Tuesday, 16 February 2016

Plastic Dreams

Plastic Dreams
Plastic Dreams: Synthetic Visions In Design, by Charlotte and Peter Fiell, features 120 "landmark designs" manufactured from plastic since 1925. There are full-page colour photographs of each product, and concise essays on their design and significance. The book comes in an orange plastic slipcase designed by Edson Matsuo (which is a slight drawback for plasticarians like me).

The 1930s was "the First Modern Plastic Age", due in part to the Great Depression: "The rapid expansion of plastics usage that occurred during this period was, of course, inextricably linked to the constrained economic climate of the 1930s." Highlights from this era include beautiful Art Deco appliances such as the DBH-1001 telephone (1931; which "directly inspired Henry Dreyfuss's ubiquitous Model 302"), the Kodak Baby Brownie camera (1934), and the Ekco AD-65 radio (also 1934), all made from Bakelite.

Plastic's second golden age was the 1960s, when "a vast range of synthetic polymers and moulding processes were available to designers." Pop plastic products include the single-moulded Panton chair (1967; "one of the most important chairs of all time"), the Valentine portable typewriter (1969; "a quintessential Pop design that celebrated the Plastics Age of the 1960s"), and JVC's space-age Videosphere television (1970).

Like Plastic Dreams, Plastics (1984), by Sylvia Katz, also includes an introduction tracing the history of plastic design, and a plates section illustrating products chronologically. Katz's book was the first history of plastics in industrial design, though Plastic Dreams benefits from larger photographs, a bibliography, and coverage of more recent products such as the Apple iMac (1998).

Plastic Dreams was published twenty-five years after Katz's Plastics, and the two books reflect shifting attitudes towards plastic. Katz writes in her introduction: "This book is a celebration of plastics." She argues that plastics "make modern life richer, more comfortable and convenient, and also more fun." Her enthusiasm is unqualified, and sometimes excessive: "Plastics are truly magical because they are created by pure alchemy."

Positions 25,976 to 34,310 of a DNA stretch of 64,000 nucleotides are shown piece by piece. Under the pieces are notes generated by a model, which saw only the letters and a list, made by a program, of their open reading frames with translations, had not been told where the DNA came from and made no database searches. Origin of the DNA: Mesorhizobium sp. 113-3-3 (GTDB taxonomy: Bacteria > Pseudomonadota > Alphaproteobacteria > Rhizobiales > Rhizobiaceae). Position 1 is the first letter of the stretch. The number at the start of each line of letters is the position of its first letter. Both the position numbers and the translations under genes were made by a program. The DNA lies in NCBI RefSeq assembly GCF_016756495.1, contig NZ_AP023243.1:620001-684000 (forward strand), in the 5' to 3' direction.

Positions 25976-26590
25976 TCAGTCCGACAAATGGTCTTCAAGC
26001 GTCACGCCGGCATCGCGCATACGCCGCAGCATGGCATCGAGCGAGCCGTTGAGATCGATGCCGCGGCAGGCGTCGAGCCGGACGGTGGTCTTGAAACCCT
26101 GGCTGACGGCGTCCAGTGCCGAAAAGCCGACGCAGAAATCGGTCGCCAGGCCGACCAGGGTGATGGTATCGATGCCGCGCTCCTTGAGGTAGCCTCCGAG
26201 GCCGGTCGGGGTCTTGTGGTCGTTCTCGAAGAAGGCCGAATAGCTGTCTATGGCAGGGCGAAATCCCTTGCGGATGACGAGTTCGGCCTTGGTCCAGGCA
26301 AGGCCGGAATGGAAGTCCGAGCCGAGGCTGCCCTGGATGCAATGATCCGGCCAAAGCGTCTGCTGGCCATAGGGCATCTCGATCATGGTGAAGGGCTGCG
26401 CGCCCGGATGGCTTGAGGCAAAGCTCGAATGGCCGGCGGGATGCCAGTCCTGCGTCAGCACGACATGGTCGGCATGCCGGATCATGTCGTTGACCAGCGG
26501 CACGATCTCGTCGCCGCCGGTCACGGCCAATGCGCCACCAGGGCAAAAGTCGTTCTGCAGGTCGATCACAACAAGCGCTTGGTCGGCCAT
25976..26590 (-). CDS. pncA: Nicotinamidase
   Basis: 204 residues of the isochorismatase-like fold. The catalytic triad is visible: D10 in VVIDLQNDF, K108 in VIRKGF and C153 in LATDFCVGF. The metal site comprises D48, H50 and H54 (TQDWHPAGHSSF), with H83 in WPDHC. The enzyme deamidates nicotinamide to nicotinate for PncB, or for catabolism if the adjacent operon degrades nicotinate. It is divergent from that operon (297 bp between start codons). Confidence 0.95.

Like Katz, the Fiells acknowledge the value of plastics: "they are simply one of the most important and useful materials known to man." However, they also recognise the problems plastic creates: "our use of plastics is still too often marked by wastefulness... health issues surrounding plastics should also be taken more seriously". They conclude that, "although ambivalence surrounds the use of plastics both in design and in our everyday lives, it would nonetheless be difficult to conceive of a world without them".

On the back cover, Plastic Dreams claims to be "the definitive guide to plastics in design." It's not comprehensive enough to be definitive, though it is the most authoritative (and attractive) survey of plastic as a design medium. The Fiells have co-written numerous design books, including Modern Furniture Classics, Industrial Design A-Z, Design Of The 20th Century, and The Story Of Design. Plastic Dreams is the first book from their independent publishing house, Fiell.

0 comment(s):